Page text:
I like to read classics, historical fiction and world lit. Oh and I love short stories.
The romp continues! The second book in Young's Insurrection trilogy about Robert the Bruce is just as great a read as the first in the series (my review here).
The start of the book is especially strong. Young uses the medieval imagination, full of prophecies, relics and rumors of mysterious orders to the fullest in creating her story. Her use of these (for modern readers - not so much for the medieval mind) fantastical elements together with her clear grasp of the period and the political and military struggle in Schotland, give this story the feel of an epic story, instead of yet another military adventure story set in the Middle Ages. Young did bend a lot of the history in order to tell the story the way she did, though it is all explained in her extensive author's note. For me, it didn't distract from enjoying the novel, but for those who want a more truthful retelling of Robert the Bruce's story it might be a dealbreaker.
Young's writing had me staying up late a couple of nights, turning the pages to see what would happen next. She does know how to entertain! So, why the 3.5 stars for a novel which I clearly enjoyed?
The flaws I noted in the first book of the series - with her descriptions not being as succinct as could be, are also in this novel. I am, for instance, not sure what lines like "Westminster Hall (...) was two hundred and forty feet long" (p. 170) add to calling up the scene. At times, descriptions also get away from her, with lines that make no sense to me, like "the crunching, grating sounds of two armies grinding into one another" (p. 244) (what does that sound like? I don't know. I never heard to armies "grinding into one another")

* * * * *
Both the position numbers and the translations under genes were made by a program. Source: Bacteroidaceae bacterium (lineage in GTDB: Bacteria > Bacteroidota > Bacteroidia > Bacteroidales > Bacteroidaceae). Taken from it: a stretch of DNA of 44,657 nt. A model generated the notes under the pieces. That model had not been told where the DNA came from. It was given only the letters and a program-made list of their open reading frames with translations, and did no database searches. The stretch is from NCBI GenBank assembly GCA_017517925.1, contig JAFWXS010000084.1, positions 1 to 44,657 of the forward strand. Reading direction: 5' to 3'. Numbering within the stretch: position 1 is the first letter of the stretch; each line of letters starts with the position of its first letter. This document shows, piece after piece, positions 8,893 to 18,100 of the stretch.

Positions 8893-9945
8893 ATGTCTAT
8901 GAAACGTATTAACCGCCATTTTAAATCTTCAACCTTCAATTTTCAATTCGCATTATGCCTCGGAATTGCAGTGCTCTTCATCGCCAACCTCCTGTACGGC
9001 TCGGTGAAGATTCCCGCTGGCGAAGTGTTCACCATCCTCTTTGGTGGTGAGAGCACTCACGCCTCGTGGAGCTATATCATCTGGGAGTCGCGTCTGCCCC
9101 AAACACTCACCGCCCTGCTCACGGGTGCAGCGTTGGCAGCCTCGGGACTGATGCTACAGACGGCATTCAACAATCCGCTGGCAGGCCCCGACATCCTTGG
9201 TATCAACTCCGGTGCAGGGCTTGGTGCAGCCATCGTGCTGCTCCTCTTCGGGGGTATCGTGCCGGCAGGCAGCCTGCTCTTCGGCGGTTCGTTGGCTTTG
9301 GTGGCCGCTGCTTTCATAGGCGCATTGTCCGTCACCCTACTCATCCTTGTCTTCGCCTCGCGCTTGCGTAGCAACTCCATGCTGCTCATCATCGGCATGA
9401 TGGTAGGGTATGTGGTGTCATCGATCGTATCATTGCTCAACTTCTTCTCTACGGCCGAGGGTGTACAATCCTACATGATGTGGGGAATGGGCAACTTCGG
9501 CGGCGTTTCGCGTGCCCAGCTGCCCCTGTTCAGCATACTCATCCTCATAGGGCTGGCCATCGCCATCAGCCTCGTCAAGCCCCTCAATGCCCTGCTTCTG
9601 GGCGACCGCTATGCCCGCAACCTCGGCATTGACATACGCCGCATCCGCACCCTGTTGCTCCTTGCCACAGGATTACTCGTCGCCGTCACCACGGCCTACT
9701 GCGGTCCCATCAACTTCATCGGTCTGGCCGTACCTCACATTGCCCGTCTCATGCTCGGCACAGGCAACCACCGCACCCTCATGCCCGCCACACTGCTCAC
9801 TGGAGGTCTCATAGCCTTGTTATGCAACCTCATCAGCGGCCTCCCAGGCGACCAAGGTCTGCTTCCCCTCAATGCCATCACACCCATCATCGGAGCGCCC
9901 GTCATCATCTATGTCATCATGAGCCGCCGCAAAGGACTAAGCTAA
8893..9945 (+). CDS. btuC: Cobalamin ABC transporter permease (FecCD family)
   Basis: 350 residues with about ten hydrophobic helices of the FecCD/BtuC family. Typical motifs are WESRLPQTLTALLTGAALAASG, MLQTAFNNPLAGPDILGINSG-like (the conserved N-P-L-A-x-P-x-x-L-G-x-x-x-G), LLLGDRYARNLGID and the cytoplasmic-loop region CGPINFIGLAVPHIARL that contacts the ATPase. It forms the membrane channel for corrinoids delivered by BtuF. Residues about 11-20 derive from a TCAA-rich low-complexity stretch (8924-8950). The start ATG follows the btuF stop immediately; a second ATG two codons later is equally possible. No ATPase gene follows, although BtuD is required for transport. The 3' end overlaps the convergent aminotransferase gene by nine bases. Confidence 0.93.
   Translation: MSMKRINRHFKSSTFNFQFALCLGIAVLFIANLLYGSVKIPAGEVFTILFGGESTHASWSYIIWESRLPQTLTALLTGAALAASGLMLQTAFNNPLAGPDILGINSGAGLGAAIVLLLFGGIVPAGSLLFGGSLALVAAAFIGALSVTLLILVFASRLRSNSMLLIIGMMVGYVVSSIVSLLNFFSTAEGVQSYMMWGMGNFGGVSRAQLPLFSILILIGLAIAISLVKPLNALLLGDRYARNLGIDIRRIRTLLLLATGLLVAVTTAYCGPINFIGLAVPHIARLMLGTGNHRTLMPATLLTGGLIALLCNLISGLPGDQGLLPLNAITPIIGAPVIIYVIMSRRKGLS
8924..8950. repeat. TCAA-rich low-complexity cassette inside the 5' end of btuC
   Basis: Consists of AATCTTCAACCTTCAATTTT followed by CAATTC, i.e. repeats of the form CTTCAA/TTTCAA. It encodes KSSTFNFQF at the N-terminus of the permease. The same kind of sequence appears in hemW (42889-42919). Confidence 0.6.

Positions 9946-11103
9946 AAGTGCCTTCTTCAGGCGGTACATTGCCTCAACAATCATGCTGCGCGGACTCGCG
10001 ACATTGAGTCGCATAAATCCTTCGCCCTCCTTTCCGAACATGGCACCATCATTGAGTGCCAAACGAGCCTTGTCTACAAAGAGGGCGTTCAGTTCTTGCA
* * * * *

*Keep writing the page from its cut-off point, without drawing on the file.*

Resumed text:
On top of that, I felt that the occasional hopping to the stories of minor characters greatly distracted from the speed and the excitement of the novel. I felt no connection to any other character apart from Robert (Young could work on giving her minor characters more emotional depth). So for me, reading about other characters really needed to be founded in moving the plot forward. Sometimes I felt that wasn't the case at all. The substory with the king's daughters could have been cut out or greatly reduced, and the battle of the Golden Spurs could have been incorporated in another way instead of describing it in a scene. Nothing as annoying as reading a battle scene in which you have no stakes at all.
The third and final book in this series is expected to be published this year, so I'm looking forward to how Young handles the last part of Robert's story.